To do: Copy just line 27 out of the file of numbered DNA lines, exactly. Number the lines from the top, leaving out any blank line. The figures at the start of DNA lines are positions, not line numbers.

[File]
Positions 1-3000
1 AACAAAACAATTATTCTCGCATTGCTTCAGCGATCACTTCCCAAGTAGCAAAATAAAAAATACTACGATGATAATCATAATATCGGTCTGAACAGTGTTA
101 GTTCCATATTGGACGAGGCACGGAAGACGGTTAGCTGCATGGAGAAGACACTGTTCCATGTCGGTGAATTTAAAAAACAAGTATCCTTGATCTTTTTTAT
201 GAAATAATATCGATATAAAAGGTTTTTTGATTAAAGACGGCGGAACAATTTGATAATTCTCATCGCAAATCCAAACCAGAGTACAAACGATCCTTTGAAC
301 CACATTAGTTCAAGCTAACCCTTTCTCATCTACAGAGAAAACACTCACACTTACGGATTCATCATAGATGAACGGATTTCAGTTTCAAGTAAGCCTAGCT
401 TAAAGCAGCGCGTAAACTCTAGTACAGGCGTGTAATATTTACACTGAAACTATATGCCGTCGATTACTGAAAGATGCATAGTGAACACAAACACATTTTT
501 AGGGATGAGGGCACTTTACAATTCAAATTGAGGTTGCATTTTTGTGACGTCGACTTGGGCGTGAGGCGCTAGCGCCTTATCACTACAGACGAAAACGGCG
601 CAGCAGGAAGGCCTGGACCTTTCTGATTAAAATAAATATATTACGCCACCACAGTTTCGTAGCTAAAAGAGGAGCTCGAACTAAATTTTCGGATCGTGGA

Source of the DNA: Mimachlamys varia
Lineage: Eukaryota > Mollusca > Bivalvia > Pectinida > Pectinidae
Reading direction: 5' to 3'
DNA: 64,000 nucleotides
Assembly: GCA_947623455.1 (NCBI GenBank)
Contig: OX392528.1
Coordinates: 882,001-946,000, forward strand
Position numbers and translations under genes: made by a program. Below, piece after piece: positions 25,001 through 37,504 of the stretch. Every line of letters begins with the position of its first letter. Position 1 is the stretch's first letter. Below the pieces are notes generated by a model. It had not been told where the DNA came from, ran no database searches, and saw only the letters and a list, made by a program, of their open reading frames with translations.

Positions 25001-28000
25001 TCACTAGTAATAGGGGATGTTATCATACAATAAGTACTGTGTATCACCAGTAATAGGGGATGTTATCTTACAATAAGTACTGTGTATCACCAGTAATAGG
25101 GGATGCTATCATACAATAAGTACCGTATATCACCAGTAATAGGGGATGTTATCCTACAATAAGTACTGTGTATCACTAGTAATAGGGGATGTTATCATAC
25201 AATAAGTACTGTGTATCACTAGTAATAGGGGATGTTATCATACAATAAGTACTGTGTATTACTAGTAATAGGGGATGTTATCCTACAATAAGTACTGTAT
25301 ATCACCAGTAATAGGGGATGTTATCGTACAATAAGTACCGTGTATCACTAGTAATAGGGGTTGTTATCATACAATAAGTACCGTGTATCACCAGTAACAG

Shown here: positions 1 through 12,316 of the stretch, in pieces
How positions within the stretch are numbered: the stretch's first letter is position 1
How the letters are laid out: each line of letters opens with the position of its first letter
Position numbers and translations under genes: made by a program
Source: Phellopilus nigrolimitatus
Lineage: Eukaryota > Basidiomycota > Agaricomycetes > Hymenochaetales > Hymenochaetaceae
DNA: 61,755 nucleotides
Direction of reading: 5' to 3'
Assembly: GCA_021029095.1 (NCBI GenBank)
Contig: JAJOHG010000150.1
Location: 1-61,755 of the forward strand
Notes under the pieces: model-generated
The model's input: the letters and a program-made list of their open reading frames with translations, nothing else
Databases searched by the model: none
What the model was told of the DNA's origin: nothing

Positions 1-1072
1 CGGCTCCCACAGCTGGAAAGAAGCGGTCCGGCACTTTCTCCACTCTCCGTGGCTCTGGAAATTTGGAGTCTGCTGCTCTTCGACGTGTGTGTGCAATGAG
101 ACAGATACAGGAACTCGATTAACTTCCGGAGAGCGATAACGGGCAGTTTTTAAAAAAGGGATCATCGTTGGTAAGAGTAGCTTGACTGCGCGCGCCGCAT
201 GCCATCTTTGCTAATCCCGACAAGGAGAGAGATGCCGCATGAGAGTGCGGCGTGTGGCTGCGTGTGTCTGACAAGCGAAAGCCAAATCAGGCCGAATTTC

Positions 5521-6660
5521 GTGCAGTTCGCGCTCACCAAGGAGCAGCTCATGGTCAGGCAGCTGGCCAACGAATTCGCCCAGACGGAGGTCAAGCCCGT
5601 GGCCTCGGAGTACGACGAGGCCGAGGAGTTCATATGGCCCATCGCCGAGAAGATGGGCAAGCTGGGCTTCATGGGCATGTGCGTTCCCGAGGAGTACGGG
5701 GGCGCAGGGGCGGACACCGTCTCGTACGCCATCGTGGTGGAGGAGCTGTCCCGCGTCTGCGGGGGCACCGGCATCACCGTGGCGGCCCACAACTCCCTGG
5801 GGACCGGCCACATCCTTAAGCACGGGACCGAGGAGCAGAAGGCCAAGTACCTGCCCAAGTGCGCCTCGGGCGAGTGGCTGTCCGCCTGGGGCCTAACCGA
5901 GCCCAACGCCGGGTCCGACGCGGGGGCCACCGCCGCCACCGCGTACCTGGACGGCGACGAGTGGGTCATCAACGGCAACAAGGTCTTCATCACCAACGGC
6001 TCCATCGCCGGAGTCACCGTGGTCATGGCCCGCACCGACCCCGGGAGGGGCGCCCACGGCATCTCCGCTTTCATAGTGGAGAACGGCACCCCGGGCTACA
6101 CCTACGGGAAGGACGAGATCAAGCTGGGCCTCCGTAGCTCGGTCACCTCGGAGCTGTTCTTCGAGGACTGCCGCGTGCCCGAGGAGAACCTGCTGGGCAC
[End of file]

Lineage: Eukaryota > Basidiomycota > Agaricomycetes > Hymenochaetales > Hymenochaetaceae